Chuck and I have had an interesting visit to the Heard Museum in Phoenix.
The "Heard Museum of native Cultures and Ar" was founded in 1929 by Dwight B and Maie Bartlett Heard to house their personal collection of American Indian artifacts and art. The brochure says: "The museum has earned a national and international repotation for its thorough and sensitive representation of Native cultures and heritage, ezpecially in the southwest." All true.
We learned a lot today. First of all we learned that there are so many more Indian tribes than we ever knew. As we read their stories and saw artifacts from the different tribes there were always these similarities - people who lived close to the land who were pushed off by Europeans, Spanish, Canadians. The story was all the same. farmland taken away, water re routed, their way of life gone.
We learned about Indian children being taken away (kidnapped, really) to go to boarding schools where they were not allowed to speak their language or even keep their birth names. Instead they were given a new name, new clothes, and a new way of living. There were stories about tribes being sent to detention camps and just moved away from home. On a summer of memory trips - it is helpful to remember that not all of our history - either personal or national - is comfortable.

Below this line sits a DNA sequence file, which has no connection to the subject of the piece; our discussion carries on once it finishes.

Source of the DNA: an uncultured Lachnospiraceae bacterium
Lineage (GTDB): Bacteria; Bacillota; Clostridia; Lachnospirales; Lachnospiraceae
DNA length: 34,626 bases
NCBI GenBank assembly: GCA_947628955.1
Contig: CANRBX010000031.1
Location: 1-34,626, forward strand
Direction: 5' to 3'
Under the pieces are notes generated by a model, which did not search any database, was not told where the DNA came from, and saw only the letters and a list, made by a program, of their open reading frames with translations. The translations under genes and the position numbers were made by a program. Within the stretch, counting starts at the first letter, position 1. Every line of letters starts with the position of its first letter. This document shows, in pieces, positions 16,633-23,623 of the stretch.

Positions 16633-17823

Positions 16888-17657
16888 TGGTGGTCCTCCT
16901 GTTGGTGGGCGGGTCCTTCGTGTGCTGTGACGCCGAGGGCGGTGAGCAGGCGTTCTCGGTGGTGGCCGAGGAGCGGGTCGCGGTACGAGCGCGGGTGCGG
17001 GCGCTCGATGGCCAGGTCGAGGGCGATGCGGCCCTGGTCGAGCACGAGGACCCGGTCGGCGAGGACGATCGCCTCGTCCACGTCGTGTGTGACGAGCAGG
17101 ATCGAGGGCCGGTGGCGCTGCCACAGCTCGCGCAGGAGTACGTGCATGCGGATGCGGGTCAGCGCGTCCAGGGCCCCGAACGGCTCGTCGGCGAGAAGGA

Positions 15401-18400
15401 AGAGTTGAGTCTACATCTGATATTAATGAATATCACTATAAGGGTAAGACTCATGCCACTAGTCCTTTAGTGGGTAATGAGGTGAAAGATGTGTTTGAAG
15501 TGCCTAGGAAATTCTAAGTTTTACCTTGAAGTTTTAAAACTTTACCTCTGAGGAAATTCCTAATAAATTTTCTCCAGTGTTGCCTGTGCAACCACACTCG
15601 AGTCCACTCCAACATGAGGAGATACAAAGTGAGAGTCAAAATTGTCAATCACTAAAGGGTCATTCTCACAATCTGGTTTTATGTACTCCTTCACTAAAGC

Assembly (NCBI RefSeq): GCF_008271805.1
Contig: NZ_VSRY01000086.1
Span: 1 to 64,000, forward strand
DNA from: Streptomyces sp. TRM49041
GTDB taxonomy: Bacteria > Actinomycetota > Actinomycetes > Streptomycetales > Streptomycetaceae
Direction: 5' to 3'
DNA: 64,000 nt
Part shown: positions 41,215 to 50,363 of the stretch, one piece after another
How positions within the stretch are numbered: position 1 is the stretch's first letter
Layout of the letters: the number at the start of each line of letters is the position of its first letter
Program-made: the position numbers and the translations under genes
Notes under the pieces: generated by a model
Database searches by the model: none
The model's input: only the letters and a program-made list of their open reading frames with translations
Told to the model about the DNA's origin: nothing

At the same time, we learned about a simpler way of life and saw the amazing beadwork, pottery, carvings that these people did. We went on a tour and learned not only about the way that some items were made - but the way they are still being used. And I found myself thinking about the whole nature of creativity and how people want to tell the story of their lives in so many ways - and often art is the most satisfying.
Chuck is here and I asked for his comment on our visit and he said - "It (the museum) was outstanding. We raped the Indians - we put people in reservations that did not deserve it." I think it raised his consciousness (?)
So, I guess you could say that this was a pretty good way for us to spend a Thursday in Phoenix (106 degrees - it was air conditioned!)